Santa Monica Airport may play a completely different role to the Westside region by 2015. Or it may not, depending on how the results of one consulting firm’s study is interpreted, analyzed, and executed over the course of three phases between now and June 2012.
The Santa Monica City Council authorized the city manager’s office to negotiate and execute a professional services contract for $79,750 with HR&A Advisors, Inc., “to analyze the general economic and fiscal impacts of the current operation and activity at Santa Monica Airport (SMO)” at its meeting on Feb. 22.
“HR&A Advisors was identified to analyze the general economic and fiscal impacts of the current operation of SMO because of its extensive experience providing economic and fiscal analysis of large and complex development projects, as well as other city planning initiatives and policies,” SMO Director Robert D. Trimborn stated in his staff report to the council. “The firm’s body of work includes the regional and local economic impacts analysis of alternatives to redevelop Los Angeles International Airport.”
Trimborn added HR&A “conducted similar analysis for the O’Hare Modernization Program in Chicago and on existing and alternative future operation of San Diego International Airport.”
The council’s decision on Feb. 22 was made in light of a staff direction made in December 2010 to undertake “a community visioning process for Santa Monica Airport to determine a wide range of alternative scenarios for the airport post-2015.”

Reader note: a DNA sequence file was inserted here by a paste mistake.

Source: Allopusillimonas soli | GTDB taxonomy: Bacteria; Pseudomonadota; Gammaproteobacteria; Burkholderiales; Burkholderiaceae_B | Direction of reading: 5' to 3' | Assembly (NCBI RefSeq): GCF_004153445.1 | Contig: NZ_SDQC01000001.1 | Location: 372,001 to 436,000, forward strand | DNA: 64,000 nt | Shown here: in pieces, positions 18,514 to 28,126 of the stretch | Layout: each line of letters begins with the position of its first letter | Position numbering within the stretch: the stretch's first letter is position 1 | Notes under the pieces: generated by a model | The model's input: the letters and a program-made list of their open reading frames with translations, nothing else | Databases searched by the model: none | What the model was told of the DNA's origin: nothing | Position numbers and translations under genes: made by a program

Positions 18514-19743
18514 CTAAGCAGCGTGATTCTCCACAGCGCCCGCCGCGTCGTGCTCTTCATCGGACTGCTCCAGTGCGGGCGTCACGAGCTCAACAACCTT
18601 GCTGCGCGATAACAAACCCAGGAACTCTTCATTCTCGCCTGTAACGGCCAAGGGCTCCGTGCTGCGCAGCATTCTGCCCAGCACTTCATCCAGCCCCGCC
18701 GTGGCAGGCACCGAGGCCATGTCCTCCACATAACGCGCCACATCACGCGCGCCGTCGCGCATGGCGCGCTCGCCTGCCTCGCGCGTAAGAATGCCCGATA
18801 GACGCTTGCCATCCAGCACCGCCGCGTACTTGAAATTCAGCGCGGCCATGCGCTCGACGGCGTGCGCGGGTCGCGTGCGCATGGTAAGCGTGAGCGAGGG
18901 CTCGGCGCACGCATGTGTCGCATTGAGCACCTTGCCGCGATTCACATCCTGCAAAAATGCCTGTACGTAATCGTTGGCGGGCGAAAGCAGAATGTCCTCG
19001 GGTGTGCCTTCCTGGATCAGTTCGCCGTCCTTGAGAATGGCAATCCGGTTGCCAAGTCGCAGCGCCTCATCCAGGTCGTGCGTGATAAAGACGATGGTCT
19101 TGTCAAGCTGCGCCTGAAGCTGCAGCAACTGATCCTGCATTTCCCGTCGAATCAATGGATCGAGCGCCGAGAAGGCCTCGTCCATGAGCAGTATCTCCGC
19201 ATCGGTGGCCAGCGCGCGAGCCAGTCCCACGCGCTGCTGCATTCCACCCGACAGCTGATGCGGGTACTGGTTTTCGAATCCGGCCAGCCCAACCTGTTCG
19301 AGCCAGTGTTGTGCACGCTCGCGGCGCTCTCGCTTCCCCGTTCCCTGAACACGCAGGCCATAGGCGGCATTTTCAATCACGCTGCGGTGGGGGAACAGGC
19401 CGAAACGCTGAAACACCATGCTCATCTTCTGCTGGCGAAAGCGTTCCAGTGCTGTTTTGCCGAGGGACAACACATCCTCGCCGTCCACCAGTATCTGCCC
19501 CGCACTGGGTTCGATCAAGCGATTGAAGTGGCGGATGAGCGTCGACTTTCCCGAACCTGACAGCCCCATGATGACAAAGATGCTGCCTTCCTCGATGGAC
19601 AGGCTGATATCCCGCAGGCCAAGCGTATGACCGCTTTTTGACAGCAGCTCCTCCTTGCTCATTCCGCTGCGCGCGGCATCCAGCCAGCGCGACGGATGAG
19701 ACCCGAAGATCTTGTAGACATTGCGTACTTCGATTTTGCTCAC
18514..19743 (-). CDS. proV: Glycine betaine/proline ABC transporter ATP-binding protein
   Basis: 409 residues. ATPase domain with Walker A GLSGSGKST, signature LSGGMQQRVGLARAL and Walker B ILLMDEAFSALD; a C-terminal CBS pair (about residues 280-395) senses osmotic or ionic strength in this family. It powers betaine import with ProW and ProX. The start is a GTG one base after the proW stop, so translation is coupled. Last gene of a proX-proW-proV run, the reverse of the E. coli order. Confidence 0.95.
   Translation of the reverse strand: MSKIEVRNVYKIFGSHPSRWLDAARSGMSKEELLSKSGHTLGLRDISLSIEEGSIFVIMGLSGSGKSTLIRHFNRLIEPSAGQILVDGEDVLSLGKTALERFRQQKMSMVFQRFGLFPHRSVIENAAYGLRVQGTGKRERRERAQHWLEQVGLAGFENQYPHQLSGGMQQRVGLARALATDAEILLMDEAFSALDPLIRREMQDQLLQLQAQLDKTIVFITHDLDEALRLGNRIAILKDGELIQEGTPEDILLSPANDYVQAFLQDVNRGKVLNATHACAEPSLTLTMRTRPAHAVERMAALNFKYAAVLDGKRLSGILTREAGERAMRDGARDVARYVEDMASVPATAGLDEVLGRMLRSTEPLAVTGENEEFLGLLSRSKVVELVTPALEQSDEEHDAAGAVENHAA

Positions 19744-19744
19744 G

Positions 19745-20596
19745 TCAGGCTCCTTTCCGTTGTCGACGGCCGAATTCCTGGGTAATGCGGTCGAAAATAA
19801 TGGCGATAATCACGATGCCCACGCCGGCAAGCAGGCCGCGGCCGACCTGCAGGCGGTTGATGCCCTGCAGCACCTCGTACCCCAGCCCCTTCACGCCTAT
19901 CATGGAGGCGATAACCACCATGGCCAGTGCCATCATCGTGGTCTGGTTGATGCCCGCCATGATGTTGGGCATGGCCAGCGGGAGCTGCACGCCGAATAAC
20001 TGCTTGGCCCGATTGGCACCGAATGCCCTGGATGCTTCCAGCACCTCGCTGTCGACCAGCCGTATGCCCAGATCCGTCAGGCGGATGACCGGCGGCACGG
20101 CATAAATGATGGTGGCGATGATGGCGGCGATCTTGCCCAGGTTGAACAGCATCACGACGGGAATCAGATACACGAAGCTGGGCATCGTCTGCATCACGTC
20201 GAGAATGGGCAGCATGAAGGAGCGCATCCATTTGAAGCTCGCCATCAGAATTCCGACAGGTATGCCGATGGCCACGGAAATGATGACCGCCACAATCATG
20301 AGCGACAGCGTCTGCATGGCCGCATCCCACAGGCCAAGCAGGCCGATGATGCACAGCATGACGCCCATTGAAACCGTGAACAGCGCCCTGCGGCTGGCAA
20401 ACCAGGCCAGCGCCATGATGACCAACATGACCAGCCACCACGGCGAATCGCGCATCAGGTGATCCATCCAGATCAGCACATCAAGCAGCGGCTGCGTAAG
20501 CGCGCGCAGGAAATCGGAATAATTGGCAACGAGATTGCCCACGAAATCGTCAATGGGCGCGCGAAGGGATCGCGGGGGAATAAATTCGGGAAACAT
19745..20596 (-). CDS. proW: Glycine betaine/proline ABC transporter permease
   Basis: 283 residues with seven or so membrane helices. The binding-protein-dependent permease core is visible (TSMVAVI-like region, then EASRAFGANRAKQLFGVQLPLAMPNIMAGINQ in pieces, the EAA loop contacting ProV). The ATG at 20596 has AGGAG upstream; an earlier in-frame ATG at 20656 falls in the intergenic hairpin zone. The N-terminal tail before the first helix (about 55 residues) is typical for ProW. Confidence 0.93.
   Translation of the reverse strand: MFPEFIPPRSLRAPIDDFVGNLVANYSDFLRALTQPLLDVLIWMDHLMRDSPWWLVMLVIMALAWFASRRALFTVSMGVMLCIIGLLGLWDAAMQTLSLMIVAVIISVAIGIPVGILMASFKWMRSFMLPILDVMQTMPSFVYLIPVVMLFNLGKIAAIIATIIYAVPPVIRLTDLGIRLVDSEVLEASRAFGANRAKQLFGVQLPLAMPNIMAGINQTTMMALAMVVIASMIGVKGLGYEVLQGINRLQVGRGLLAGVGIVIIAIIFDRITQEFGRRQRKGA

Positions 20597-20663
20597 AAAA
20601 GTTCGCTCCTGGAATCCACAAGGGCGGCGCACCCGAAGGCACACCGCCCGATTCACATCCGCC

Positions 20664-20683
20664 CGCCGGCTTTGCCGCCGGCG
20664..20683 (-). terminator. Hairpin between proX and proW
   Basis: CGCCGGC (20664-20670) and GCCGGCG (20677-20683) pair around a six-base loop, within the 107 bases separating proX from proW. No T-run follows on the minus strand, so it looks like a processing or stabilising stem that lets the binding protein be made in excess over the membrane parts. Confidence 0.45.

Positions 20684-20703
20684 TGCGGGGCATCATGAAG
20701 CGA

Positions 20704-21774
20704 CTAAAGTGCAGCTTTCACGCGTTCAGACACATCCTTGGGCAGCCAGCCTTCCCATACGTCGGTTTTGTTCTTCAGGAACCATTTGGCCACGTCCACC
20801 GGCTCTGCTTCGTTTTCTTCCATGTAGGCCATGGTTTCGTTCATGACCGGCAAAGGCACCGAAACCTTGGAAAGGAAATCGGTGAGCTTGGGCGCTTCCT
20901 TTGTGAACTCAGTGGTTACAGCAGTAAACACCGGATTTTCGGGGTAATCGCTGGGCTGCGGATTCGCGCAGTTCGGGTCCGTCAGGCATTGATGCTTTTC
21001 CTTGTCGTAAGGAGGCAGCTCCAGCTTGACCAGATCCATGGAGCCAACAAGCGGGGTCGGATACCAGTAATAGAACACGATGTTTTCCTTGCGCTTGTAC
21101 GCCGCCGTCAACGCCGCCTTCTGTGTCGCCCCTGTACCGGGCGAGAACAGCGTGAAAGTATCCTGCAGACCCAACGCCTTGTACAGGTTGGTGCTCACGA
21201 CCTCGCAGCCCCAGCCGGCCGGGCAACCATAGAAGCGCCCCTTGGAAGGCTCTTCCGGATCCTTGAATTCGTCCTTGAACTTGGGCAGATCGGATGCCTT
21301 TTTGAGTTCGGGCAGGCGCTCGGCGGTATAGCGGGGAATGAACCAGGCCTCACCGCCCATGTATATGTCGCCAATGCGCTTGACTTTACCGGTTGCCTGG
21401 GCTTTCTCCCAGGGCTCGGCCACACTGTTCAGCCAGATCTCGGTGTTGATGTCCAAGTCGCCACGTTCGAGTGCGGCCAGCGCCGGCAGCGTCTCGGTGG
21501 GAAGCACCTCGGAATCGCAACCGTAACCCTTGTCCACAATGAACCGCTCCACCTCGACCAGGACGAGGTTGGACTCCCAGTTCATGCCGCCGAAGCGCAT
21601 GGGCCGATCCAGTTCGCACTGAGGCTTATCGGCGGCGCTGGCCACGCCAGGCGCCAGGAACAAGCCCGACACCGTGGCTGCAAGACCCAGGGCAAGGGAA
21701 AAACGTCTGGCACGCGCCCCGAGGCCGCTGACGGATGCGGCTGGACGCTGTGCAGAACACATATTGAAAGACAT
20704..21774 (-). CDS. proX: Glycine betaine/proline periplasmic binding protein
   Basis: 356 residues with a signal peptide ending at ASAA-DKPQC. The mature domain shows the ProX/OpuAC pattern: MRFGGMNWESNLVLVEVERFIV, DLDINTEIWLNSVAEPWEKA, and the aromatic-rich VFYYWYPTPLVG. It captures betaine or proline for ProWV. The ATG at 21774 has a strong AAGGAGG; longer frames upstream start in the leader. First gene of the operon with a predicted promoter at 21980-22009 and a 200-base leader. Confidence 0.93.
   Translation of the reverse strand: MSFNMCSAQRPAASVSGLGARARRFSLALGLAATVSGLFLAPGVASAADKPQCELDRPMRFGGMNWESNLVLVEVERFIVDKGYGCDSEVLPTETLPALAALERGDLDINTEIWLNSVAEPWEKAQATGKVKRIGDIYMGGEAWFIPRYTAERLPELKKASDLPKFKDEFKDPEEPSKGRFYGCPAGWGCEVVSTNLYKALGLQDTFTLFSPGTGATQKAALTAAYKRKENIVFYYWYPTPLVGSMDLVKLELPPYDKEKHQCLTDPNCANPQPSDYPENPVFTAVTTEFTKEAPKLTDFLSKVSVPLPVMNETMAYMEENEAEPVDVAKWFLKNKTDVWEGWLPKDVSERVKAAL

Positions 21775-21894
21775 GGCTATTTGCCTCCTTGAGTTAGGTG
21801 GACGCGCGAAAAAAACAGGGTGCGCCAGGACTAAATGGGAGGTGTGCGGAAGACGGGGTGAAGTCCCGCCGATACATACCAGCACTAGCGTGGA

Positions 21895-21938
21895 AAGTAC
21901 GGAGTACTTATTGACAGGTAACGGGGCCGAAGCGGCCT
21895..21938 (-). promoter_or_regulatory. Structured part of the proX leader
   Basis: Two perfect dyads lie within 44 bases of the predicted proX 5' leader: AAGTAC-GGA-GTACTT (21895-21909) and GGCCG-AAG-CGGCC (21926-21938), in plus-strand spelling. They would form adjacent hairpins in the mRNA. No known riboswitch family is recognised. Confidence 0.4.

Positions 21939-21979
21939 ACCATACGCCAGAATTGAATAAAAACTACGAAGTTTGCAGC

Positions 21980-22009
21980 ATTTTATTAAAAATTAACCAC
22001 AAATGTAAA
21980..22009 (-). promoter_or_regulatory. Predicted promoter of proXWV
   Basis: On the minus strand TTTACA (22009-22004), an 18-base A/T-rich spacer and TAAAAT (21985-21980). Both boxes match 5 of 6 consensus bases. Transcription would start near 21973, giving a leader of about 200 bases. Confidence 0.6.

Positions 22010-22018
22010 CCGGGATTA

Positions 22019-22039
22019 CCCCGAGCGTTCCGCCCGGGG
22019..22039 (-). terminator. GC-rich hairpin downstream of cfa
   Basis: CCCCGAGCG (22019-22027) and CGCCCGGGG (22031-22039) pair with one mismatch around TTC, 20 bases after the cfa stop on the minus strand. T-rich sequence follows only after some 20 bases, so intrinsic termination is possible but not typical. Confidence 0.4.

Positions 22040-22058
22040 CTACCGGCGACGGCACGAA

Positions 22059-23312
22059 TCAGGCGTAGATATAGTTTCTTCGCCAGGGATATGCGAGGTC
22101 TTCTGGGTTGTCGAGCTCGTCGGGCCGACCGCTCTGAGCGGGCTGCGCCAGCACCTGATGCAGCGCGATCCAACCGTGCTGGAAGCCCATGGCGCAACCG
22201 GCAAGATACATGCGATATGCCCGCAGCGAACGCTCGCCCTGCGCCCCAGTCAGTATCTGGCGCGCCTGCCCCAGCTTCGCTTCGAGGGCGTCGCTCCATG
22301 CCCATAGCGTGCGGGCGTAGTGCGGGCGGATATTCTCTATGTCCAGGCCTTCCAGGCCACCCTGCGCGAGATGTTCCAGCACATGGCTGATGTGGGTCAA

At the Dec. 14, 2010 meeting, council members authorized City Manager Rod Gould “to negotiate and execute professional services agreements with The RAND Corporation and PointC to formulate and manage an extensive community process regarding the full range of possibilities for the future of the Airport.”
The RAND Corporation was hired to perform “best practices” research to determine the ideal usage of SMO’s property and its adjacent lands; the Council approved at its Dec. 14 meeting agreements for The RAND Corporation and PointC of up to $145,000 and $81,500, respectively.
In light of the December staff directive, Gould came back to the council on Feb. 22 requesting it consider adding an economic and fiscal impact analysis of how SMO directly affects the local and regional economy.
“We’re suggesting tonight you allow us to engage the firm of HR&A to do the economic and fiscal analysis,” Gould told the council. “They’re uniquely positioned to do the work. They did work for LAX, O’Hare, as well as different scenarios for the San Diego … Airport. I am recommending that we add HR&A to our resources to complete this overall visioning process.”
Gould added the next six to seven months could be crucial in determining the available options for growth, sustainability, and future progress at SMO.
“We would use the period between now and September of this year for the consultant to do a lot of their work. The RAND Corporation would begin assessing state-of-the-art alternatives to general aviation, look at different possible land uses on the non-aviation part of the airport, and begin to develop the research and analysis around some of those options,” Gould stated. “HR&A, if you approve the contract, would conduct the economic impact study of what the airport means and does in Santa Monica and in the sub-region.”